It could be argued that the goalie with the gray playoff beard was the MVP of the first round, yielding only four goals over the final three games as the Lightning rallied from a three-games-to-one deficit against the Penguins. Roloson punctuated his quarterfinal heroics Wednesday in Pittsburgh, turning aside all 36 shots for a series-clinching, 1-0 victory to show that, even at 41 years old, he has a penchant for coming up huge under the most intense pressure.
With the win, Roloson became the oldest NHL goalie to earn a shutout in a Game 7. It also solidified his status as a “hot goalie” — the two scariest words this time of year.
When reminded on Thursday morning that Roloson had improved to 6-0 in his career when facing elimination, Capitals Coach Bruce Boudreau rolled his eyes before firing back, “I know exactly what he is.”
“One of the things about him — not to pump up his tires — is he’s really good under pressure,” added Boudreau, who recalled getting swept by Roloson in a minor league playoff series in 1999. “Very much like [Boston’s] Tim Thomas, he’s a competitive, competitive guy. He stops the puck when he has to.”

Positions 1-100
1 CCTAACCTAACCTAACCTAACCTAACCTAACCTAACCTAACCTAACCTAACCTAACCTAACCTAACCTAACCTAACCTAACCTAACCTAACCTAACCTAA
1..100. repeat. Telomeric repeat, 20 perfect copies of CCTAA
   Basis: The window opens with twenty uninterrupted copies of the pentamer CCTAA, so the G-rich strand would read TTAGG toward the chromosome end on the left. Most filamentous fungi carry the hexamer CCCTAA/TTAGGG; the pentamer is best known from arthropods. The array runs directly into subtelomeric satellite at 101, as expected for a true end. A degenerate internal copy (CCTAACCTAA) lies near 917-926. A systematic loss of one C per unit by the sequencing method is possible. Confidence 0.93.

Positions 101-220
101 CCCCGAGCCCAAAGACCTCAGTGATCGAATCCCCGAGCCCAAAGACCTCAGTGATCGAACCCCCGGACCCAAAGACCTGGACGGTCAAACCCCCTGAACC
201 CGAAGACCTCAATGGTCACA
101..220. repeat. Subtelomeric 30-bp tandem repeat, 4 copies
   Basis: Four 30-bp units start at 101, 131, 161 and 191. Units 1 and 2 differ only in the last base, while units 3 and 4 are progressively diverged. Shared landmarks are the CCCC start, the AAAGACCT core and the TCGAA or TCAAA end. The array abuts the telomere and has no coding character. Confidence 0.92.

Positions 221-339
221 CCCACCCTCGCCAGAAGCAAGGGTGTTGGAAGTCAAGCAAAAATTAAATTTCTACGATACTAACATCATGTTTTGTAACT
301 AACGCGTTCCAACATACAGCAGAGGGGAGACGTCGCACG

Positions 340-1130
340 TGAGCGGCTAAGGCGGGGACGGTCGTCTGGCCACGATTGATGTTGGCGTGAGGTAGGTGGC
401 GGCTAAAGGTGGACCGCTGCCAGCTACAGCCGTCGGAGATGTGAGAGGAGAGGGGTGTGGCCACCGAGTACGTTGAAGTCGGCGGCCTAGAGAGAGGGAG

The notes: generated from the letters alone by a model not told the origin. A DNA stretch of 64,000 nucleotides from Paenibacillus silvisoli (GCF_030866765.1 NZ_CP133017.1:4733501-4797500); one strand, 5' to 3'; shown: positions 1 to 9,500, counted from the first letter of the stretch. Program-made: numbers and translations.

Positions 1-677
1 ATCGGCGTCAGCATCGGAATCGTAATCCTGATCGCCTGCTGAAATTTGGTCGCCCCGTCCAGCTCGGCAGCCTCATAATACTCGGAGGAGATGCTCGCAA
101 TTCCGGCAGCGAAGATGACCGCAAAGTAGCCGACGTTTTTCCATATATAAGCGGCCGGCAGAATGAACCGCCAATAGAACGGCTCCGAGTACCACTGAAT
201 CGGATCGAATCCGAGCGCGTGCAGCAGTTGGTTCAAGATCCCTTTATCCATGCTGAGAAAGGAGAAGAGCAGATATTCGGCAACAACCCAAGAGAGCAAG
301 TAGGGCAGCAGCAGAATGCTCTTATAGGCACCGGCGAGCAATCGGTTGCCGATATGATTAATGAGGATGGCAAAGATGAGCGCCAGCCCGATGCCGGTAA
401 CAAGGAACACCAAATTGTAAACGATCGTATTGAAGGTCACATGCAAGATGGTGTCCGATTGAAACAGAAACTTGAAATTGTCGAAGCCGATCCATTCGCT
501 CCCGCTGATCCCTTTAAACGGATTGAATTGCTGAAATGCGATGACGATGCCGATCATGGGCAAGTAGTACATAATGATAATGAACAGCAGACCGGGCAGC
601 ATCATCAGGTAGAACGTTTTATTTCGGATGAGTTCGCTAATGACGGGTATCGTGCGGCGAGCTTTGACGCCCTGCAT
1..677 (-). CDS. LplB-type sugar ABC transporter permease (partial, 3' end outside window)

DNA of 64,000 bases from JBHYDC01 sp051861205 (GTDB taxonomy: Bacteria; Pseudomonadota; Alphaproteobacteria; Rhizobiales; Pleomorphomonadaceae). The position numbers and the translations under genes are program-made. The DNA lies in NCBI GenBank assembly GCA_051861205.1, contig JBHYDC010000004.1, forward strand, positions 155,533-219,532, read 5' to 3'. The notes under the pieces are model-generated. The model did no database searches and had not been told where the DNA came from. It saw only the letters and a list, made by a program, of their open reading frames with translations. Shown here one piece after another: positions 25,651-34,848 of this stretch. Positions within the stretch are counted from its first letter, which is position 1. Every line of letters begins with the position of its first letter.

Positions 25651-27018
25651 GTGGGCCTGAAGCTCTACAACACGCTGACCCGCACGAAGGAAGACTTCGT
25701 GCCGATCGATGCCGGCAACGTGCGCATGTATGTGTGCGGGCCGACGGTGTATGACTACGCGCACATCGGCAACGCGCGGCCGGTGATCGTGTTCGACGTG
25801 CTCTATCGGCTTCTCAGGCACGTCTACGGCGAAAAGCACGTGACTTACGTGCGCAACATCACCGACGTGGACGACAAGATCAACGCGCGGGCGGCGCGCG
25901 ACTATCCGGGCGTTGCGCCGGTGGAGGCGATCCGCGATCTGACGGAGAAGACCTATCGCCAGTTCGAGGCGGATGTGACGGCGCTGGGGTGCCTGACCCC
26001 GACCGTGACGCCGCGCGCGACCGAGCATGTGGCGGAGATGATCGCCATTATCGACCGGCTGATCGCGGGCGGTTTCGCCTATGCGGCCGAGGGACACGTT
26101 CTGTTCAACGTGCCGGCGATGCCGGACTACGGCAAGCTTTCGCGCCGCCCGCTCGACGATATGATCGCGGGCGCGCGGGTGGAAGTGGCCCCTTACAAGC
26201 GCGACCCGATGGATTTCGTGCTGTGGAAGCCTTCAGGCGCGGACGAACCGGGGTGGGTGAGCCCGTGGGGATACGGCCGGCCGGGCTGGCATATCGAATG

Before beating the Penguins, the highlight of Roloson’s career had come in spring 2006, when, after being acquired by Edmonton at the trade deadline, he carried the eighth-seeded Oilers to the Stanley Cup finals. At one point, Roloson won seven consecutive contests and was an early front-runner for the Conn Smythe trophy as the MVP of the playoffs. But a sprained knee suffered in Game 1 sidelined him for the rest of the finals, and the Oilers eventually succumbed to the Carolina Hurricanes six games later.
This postseason, Tampa Bay General Manager Steve Yzerman is asking Roloson to do it one more time. Yzerman dealt a prospect to the New York Islanders on Jan. 1 for Roloson in an attempt to shore up the Lightning’s shaky goalie situation.
Washington had thumped Tampa Bay, 6-3 and 6-0, in the teams’ first two meetings of the season. Goals, however, became much more scarce after Roloson’s arrival. He shut out the Capitals, 1-0, in his first game with the Lightning, then a week later beat them again, 3-0. In all, Roloson posted a record of 2-2-1, a minuscule 1.38 goals against average, a scintillating .953 save percentage and two shutouts against the Capitals (including one start as an Islander) this season. Among the teams he faced at least four times, those were his best numbers.
On the eve of Game 1, the Capitals did their best to sound unconcerned.
“He’s a good goalie,” Brooks Laich said. “But everything in the regular season, you throw that out the window. Regular season is gone.